Aurora And TGOD Break Up: Who Does This Harm?

(All prices herein are in Canadian dollars.)

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TGOD data by YCharts

Executive Summary

Aurora Cannabis (OTCQX:ACBFF) made two investments in The Green Organic Dutchman (OTCQX:TGODF) (“TGOD”) for a combined $78 million. As part of these investments, Aurora received the right to purchase 20% of TGOD’s cannabis crops.

In addition, Aurora had the right to eventually take a majority stake in TGOD through a series of four “Milestone Options”, where, when TGOD achieved certain milestones, Aurora would have the option to purchase 8-12% stakes in TGOD for a 10% discount to TGOD volume-weighted price.

The first Milestone Option was set to expire in late August, but Aurora and TGOD agreed to extend that option to October 12. Today, that option expired – Aurora declined to exercise the option and TGOD declined to extend it. As a result, Aurora has forfeited their future Milestone Options – TGOD will not become majority-owned by Aurora.

In my view, this is a negative outcome to TGOD. Aurora’s investments into TGOD could have been seen as de-risking TGOD – insulating it from the fact that it won’t have cannabis until ~mid-2019 (after initial shortages may have passed) and the fact that TGOD doesn’t have any supply agreements.

With Aurora backing out of this deal, TGOD has been re-risked.

Initial Investment – $55 million

January 16, 2018: Aurora Cannabis invests $55 million into The Green Organic Dutchman.

“The Company is pleased to announce the closing of Aurora Cannabis Inc.’s strategic investment into TGOD. The investment consists of 33,333,334 Units, priced at $1.65 per Unit, for gross proceeds of $55 million.”

Each unit in this context is one share of TGOD plus one-half warrant (C$3.00 price, expiring ~January 2021). As part of this investment, Aurora also gained the right to four “milestone options” in TGOD:

(TGOD Investor Presentation, September 2018)

IPO Triggers First Milestone; Aurora Invests $23 Million More

May 2, 2018: Aurora invested further in TGOD at TGOD’s initial public offering in Spring 2018:

“Aurora Cannabis Inc., today announced the Company is participating in the IPO of The Green Organic Dutchman, purchasing 17.5% of the IPO issue, or 6.3 million units, priced at $3.65 per unit, for a total investment of $23.1 million. Each unit consists of one common share and one half of one common share purchase warrant exercisable at $7.00 per common share.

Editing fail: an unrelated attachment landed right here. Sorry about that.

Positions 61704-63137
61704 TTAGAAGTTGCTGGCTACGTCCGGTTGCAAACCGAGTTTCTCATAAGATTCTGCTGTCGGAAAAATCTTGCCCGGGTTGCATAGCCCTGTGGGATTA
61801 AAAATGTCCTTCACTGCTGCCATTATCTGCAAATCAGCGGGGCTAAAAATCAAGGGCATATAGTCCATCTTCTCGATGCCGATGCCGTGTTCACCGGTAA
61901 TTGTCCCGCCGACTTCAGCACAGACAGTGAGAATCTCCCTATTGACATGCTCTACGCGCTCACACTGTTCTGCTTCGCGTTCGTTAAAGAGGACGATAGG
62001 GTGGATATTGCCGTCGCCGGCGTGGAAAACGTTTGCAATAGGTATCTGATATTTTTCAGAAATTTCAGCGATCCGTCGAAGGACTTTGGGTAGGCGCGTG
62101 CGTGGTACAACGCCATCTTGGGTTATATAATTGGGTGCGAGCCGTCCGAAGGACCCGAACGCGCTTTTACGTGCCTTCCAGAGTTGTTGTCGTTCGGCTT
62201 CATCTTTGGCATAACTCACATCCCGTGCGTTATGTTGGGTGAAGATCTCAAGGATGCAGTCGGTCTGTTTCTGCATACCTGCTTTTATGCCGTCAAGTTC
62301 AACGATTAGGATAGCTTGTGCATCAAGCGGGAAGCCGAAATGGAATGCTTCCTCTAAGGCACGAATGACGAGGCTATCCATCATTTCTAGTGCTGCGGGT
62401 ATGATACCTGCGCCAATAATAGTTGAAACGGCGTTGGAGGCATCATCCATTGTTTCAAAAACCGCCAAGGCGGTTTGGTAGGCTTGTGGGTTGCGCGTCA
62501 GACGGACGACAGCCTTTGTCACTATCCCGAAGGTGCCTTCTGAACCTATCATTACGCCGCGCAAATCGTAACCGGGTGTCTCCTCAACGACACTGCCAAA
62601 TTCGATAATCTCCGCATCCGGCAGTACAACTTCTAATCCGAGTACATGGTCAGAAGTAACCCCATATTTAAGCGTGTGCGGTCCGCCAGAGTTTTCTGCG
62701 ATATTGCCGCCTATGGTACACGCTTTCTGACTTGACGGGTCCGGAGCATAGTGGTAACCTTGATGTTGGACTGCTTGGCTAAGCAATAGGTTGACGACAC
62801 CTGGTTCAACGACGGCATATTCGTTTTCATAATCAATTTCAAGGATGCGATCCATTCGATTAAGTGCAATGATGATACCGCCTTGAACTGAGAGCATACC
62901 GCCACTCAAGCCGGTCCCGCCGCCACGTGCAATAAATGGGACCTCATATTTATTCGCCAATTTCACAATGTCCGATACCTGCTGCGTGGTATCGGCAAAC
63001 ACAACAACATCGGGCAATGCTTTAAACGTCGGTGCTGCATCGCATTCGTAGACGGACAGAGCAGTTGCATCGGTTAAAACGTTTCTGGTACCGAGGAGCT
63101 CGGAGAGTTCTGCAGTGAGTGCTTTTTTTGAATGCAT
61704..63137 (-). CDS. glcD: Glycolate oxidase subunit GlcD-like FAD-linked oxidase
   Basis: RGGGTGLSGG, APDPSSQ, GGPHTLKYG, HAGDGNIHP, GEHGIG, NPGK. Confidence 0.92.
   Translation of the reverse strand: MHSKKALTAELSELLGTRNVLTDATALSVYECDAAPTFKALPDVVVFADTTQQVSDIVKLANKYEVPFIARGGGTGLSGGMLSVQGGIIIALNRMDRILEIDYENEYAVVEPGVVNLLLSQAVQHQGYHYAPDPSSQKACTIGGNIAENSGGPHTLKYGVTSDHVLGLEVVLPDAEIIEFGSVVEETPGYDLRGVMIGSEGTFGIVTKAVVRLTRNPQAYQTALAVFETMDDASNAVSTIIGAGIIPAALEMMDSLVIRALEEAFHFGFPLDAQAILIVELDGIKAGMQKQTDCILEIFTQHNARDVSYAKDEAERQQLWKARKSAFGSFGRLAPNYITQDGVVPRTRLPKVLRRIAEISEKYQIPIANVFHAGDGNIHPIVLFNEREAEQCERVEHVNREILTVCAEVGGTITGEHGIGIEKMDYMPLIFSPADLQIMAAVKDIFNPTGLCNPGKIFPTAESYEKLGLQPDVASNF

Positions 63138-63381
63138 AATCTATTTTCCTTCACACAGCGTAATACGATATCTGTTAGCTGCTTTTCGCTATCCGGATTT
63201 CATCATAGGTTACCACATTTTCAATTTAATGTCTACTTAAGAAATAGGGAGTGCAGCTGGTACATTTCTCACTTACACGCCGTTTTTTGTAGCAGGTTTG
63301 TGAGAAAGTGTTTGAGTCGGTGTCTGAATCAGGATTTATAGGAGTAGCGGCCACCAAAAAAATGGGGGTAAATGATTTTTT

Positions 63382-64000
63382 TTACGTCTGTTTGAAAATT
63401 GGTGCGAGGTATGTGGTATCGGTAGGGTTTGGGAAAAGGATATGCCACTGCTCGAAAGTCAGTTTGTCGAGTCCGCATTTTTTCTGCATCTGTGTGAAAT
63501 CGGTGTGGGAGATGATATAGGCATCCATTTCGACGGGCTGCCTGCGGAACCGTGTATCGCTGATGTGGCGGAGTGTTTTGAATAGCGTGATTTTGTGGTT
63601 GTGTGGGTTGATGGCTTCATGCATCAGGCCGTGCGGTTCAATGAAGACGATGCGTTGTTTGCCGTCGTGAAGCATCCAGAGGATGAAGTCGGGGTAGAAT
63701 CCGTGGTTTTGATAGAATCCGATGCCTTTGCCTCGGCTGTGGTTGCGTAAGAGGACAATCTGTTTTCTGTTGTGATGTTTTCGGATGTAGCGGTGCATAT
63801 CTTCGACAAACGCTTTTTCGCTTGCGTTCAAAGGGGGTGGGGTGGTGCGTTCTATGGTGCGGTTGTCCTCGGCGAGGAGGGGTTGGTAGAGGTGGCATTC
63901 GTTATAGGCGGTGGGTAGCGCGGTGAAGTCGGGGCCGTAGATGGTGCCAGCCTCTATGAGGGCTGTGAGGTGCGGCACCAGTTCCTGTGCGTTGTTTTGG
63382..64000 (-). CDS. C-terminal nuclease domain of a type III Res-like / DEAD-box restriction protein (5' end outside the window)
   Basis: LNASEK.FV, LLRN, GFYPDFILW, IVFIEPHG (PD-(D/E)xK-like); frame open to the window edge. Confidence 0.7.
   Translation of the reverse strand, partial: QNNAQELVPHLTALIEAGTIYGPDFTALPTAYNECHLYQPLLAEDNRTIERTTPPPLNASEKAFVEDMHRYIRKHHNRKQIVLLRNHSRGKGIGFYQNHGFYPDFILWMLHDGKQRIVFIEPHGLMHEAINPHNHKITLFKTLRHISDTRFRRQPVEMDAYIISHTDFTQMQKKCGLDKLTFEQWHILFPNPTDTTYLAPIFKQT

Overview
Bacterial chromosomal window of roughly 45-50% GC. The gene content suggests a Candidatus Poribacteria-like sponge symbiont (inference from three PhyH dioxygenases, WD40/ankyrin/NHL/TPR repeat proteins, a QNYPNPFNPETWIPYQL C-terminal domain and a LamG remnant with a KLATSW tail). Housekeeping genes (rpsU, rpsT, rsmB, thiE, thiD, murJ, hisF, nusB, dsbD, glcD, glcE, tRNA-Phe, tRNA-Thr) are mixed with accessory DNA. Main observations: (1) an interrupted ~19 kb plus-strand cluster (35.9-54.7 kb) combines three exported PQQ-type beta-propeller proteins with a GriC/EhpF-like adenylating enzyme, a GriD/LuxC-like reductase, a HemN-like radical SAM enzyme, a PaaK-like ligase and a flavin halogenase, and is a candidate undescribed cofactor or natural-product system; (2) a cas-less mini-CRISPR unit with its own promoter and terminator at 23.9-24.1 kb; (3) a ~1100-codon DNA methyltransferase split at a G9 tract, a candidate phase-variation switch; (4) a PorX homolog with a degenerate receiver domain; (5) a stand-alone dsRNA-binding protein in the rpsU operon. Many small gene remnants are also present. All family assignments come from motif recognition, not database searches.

The investment follows an earlier strategic investment completed in January 2018, and upon completion, Aurora will hold a total of 39.7 million common shares. The Company furthermore owns 16.7 million share purchase warrants exercisable at $3.00, and will add a further 3.2 million share purchase warrants exercisable at $7.00 per share. This reflects an ownership interest of 17.6% on an undiluted basis. Aurora has an option to increase its ownership to over 50% in relation to TGOD achieving certain operational and financial milestones.”

Aurora Cannabis Press Release, May 2018

As quoted above, Aurora received a further 6.3 million shares for $23.1 million. Aurora also received 3.2 million warrants exercisable at $7.00/share.

In sum, Aurora invested $78 million in TGOD and received 39.7 million shares, 16.7 million warrants at $3 and 3.2 million warrants at $7.

Note that this investment was not using the milestone option – this was Aurora investing other money into TGOD’s IPO. However, the IPO also triggered the first milestone option above. Under the deal, after 90 days, Aurora had 30 days (so, 120 days total) to exercise its option to purchase 8% of TGOD:

“Further to the Investor Rights Agreement between TGOD and Aurora, dated January 12, 2018, the first Milestone Option was triggered on August 2, 2018, 90 days after TGOD’s initial public offering which closed on May 2, 2018. Under the Investor Rights Agreement, Aurora had 30 days to exercise the Milestone Option.”

TGOD Press release, September 2018

Valleyfield Cultivation License – Second Milestone Option Triggers

June 11, 2018: TGOD announces that its Valleyfield, Quebec facility has been granted a cultivation license from Health Canada:

“The Green Organic Dutchman Holdings Ltd. is pleased to announce that, effective June 8th, its wholly-owned subsidiary, Medican Organic Inc. has received its Cultivation License from Health Canada for the Company’s breeding facility in Salaberry-de-Valleyfield, Quebec. The commissioning of this facility will allow the Company to create proprietary, organically grown strains of cannabis and cannabis seeds.

Located on a 72-acre property, the breeding building will house the cultivation of cannabis and the production of seeds and new strains. This building marks TGOD’s first facility in Valleyfield, which will be followed by the addition of TGOD’s flagship 820,000 square foot state-of-the-art hybrid grow facility, which, when complete, will bring TGOD’s domestic production to 116,000 kgs of high-quality, premium organic cannabis annually. Construction of TGOD’s hybrid facility commenced in early 2018, and to date, site-clearing and earthworks have been completed.”

The Green Organic Dutchman Press Release, June 2018

This would, presumably, trigger the second Aurora Milestone option – giving Aurora the right to purchase an additional 8% of TGOD.

Aurora Extends First Milestone Deadline

September 4, 2018: On September 4, Aurora Cannabis and TGOD announced an agreement to extend the first deadline for the milestone option to October 12, 2018:

“Under the Investor Rights Agreement, Aurora had 30 days to exercise the Milestone Option. The parties have agreed to extend the term, such that the Milestone Option will now expire on October 12, 2018.

‘The Aurora partnership has been incredibly beneficial for both parties to date,’ said Brian Athaide, TGOD’s CEO. ‘In addition to the organic supply agreement, the value of Aurora’s initial investment has increased nearly five-fold. In turn, the assistance provided by the Aurora team has helped accelerate our progress across all divisions, and we look forward to continuing our strategic partnership as we work towards building the largest organic cannabis brand in the world,’ continued Athaide.”

TGOD Press Release, September 2018